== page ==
What have the art students of ‘Boro been up to this summer?

Category:  The Arts
Wednesday, September 5th, 2018 at 5:00 PM

While many students are enjoying their summers off, others, especially art students, are taking their studies outside the classroom, whether for credit or not.

The workload of an art student is notoriously demanding and it usually does not stop after the semester ends. Though students do have a choice in the matter, it all comes down to drive.

Both Suzanne Proulx, assistant chair and associate professor of the Edinboro University art department, and Dr. William Mathie, professor and acting chairperson of the art department, encourage and notice the benefits of this continued workload. “It’s a stepping stone to their next phase after they graduate,” Proulx said. Each student should work “more on their own each year,” Mathie said.

Proulx shared that staff often see a lag in fall and spring semester performance if summer and winter session work does not take place. “We encourage them to work on their own projects,” she said.

Gina Yonko, a junior graphic design and illustration major who worked for her brother’s church and as a portrait artist for an amusement park, shared the importance of continuing to create outside of the classroom. “If you don’t keep at it, you’re not gonna get any better. You’re gonna stay the same,” she said. Erin Crowell, a junior who is majoring in graphic and interactive design, made a comparison between art and athletics. “If you don’t practice then you’ll be out of shape,” said Crowell.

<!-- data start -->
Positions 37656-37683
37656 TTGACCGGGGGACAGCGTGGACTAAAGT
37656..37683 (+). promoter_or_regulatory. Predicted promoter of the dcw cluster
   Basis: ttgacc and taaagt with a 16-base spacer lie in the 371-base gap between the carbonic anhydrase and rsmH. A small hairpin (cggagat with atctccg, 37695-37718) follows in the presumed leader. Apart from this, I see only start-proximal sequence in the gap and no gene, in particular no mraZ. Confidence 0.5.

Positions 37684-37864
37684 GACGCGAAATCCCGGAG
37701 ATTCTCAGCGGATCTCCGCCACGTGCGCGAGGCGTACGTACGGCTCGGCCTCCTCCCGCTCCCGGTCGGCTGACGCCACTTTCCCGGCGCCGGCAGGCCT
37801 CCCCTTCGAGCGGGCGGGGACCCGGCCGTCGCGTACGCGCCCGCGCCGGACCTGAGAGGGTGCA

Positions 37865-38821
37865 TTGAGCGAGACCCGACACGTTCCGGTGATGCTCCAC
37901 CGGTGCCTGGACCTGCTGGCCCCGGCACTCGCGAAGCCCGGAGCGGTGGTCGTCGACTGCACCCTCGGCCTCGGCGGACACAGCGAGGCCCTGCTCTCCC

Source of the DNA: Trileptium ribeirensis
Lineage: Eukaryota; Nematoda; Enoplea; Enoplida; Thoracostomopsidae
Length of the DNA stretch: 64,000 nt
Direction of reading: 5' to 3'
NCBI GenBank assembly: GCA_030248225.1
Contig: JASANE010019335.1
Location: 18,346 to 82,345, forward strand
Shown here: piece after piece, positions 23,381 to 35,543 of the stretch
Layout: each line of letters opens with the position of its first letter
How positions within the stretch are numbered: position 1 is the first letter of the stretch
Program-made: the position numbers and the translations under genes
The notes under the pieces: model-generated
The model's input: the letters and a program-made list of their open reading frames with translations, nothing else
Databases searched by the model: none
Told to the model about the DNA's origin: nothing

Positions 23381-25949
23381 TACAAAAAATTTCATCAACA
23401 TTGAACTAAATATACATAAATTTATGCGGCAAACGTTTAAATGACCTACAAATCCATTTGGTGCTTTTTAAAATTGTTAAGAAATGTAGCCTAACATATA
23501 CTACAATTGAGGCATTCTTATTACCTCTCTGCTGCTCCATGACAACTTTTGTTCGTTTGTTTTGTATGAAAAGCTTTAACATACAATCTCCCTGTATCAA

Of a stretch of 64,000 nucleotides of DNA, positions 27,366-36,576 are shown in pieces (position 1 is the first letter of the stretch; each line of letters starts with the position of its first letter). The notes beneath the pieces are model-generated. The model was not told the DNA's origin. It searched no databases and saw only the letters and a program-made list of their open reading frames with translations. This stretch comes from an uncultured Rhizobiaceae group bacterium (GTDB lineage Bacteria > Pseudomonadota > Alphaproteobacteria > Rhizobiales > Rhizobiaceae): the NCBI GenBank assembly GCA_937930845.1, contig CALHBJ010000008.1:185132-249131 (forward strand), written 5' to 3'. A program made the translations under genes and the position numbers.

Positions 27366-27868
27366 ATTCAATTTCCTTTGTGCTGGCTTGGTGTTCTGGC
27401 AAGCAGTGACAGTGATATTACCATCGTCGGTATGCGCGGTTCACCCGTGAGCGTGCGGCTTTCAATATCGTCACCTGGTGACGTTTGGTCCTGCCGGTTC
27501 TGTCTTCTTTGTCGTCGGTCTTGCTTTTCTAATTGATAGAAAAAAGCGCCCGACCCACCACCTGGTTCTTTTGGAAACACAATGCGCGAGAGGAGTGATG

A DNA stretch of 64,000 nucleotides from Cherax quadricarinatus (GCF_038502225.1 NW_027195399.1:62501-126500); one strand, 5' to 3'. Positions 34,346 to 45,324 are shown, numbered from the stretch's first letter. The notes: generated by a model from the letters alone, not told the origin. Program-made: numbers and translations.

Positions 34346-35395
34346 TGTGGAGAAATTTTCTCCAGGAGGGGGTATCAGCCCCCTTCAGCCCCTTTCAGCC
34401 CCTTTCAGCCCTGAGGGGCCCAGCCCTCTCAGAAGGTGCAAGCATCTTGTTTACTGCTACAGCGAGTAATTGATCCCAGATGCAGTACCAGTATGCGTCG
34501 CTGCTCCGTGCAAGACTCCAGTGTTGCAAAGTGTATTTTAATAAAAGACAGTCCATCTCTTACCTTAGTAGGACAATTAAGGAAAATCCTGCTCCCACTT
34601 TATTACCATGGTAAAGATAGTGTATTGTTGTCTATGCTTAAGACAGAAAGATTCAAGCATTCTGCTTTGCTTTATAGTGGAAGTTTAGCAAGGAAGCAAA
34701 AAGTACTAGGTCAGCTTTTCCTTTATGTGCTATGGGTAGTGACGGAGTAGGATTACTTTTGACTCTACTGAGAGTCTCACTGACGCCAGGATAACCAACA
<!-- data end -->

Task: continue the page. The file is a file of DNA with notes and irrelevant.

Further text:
Crowell, who is from New York, assisted with jobs at her local town hall, which included event posters and seasonal event logos. Crowell shared that her most important lesson from this was, “learning how to figure out projects on your own, getting out there and being more independent.” Yonko’s experiences helped her become “more used to being critiqued.”

Grace Bennett, a senior metalsmithing/jewelry major, earned six credits after completing an internship and practicing with private businesses. Work consisted mainly of clean-up — as in filing, sanding, soldering and finishing pieces. Bennett shared that this experience helped her be more realistic about her profession and future. “It taught me how to work harder than I thought I already knew, and it taught me a lot about myself — not only as an artist, but as a person.”

“At some point, we want students to start thinking of themselves as artists,” said Mathie. Annabelle Martin, a junior animation major, stated that, “Working on my own stuff has helped me a whole bunch.” Both Mathie and Martin addressed the importance of working not just for curriculum, but for themselves. To be an artist means not only doing what a professor tells you, but “having the ability to motivate yourself,” explained Martin, who completed three personal stories, some with applied drawings, and both for self-expression and staying concentrated.

For students who have the opportunity, some of this work takes place overseas and is done entirely for the enjoyment. Alex Ho, a senior film and video major, completed photography work in Australia, Vietnam and Singapore this past summer, focusing on nature and urban areas. “It was just for fun,” he said.

Indeed, seeing how busy the Edinboro University art community was this summer certainly reminds us that the new slogan picking up steam is: “For Those Who Strive.”

Amber Chisholm can be reached at ae.spectator@gmail.com.

Tags: arts

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